George Bernard Shaw was a master at social critique. He took aim at sex, marriage and championed the rights of women, zinging societal hypocrisy with a witty and calculated eye. His humor and insight are on display in off-Broadway's You Never Can Tell, which opens the Pearl Theatre Co.'s new season.
What first appears as a conventional English seaside resort comedy quickly evolves into something more. Philip (Ben Charles) and Dolly (Emma Wisniewski) visit Mr. Valentine (Sean McNall), a "five-shilling dentist." The duo is young, high-spirited and the offspring of Mrs. Clandon (Robin Leslie Brown), a famous writer.
The catch: they don't know who their father is, a seeming liability in straight-laced England, both for them and sister Gloria (Amelia Pedlow). As that mystery is revealed, so is the nature of unhealthy unions.
Gloria meets Valentine and while they fall for each other, they engage in verbal sparring, the "duel of sex," allowing Shaw to poke fun at the affectations and attitudes the sexes parade in order to wed. Marriage is posited as a prison, rather than liberation for women. Shaw's Fabian Socialism comes to the fore here; he uses Mrs. Clandon to express his views on an institution radically in need of reform.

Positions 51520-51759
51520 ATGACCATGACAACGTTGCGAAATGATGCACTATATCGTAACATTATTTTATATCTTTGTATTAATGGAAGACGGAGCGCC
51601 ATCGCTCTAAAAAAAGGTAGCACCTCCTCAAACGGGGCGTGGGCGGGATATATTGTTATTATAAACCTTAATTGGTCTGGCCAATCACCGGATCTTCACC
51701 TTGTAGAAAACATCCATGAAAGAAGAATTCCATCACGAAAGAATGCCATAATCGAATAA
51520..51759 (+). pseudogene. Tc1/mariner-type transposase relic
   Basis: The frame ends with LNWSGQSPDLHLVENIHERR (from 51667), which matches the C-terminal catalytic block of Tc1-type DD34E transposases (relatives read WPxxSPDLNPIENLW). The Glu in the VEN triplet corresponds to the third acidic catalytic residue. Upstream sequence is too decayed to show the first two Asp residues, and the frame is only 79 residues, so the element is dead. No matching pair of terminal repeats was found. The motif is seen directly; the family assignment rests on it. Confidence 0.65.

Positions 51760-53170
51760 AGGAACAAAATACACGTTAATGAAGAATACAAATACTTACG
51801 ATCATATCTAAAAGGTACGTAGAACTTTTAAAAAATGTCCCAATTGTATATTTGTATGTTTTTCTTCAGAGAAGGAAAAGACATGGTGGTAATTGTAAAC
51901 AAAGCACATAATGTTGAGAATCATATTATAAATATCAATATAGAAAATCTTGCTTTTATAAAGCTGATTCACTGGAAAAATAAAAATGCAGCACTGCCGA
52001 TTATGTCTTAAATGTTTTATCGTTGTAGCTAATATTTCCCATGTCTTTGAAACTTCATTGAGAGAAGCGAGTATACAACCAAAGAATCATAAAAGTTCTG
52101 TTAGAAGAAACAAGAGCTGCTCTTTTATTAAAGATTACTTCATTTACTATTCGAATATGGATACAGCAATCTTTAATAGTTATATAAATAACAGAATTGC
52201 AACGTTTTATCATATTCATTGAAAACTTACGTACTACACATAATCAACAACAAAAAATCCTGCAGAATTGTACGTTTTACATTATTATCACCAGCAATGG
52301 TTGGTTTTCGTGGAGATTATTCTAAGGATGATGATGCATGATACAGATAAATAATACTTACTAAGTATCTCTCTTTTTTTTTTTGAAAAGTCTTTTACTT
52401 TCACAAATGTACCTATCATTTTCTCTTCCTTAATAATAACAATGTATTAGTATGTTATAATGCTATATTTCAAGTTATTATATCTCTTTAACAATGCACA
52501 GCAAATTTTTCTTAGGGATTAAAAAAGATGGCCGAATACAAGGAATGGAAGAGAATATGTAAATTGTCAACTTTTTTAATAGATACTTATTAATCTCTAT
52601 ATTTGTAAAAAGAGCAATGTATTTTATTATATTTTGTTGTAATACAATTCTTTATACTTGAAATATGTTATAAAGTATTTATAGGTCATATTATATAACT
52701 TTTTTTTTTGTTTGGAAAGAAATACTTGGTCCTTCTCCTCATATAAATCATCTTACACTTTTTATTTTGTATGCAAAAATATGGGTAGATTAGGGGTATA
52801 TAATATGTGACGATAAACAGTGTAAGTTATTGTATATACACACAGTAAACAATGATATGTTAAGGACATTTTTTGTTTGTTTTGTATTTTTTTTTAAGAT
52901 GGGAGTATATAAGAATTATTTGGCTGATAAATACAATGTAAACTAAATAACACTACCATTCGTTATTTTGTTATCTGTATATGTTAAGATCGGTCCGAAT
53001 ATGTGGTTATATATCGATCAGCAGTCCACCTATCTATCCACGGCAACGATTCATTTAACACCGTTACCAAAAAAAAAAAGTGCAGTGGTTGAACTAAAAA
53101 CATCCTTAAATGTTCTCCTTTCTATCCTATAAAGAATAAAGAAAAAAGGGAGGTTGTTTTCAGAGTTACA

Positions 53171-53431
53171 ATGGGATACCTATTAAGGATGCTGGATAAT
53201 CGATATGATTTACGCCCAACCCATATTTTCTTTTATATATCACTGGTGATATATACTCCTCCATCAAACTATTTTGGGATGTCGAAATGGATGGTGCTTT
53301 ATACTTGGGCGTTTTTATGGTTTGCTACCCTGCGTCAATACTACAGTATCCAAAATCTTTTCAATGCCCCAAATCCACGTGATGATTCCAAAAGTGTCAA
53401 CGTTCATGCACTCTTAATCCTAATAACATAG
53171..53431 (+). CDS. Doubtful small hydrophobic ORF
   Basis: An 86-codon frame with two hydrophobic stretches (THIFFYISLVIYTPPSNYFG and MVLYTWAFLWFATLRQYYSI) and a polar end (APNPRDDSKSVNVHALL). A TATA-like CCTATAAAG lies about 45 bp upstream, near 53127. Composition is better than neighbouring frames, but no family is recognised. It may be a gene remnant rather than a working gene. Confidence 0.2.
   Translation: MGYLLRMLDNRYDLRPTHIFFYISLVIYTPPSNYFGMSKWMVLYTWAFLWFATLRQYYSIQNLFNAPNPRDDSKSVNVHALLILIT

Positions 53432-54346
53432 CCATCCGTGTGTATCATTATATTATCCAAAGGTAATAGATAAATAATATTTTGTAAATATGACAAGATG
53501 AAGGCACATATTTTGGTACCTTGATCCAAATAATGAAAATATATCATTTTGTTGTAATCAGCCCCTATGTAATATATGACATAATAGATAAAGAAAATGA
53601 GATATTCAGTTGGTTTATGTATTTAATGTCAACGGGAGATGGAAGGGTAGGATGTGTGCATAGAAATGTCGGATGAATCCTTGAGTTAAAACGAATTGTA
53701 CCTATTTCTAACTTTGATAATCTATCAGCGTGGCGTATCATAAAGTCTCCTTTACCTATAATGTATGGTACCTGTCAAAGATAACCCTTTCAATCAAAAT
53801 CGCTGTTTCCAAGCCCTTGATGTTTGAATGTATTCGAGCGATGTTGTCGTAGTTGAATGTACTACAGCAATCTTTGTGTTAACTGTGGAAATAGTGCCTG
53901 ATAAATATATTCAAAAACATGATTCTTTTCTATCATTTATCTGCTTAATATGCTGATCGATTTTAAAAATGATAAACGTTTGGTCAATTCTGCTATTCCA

If marriage is skewed, so is fatherhood. Throw in Mr. Crampton, a pompous, wealthy yacht builder (Bradford Cover), Walter, a wise waiter with impeccable manners (Dan Daily), and his barrister son (Zachary Spicer), and Shaw manages an intelligent treatise on class that upends Victorian sensibility.
The Pearl, which specializes in staging classic theater, has scored another winner. That's thanks to a consistently excellent ensemble cast and wonderful costume and set design. Ben Charles and Emma Wisniewski are delightful as the impish Clandons, while Zachary Spicer is perfect as the all-knowing lawyer. Brown, Cover and McNall, veteran Pearl members, are always good, as is David Staller's lively direction.
"You never can tell," explains Walter. Be it love, marriage, parenthood or modernity, Shaw allows his characters a raw honesty and clever wordplay that are timeless. This production of You Never Can Tell, co-produced with the Gingold Theatrical Group, which specializes in Shaw, is tellingly smart.
Photo: Al Foote III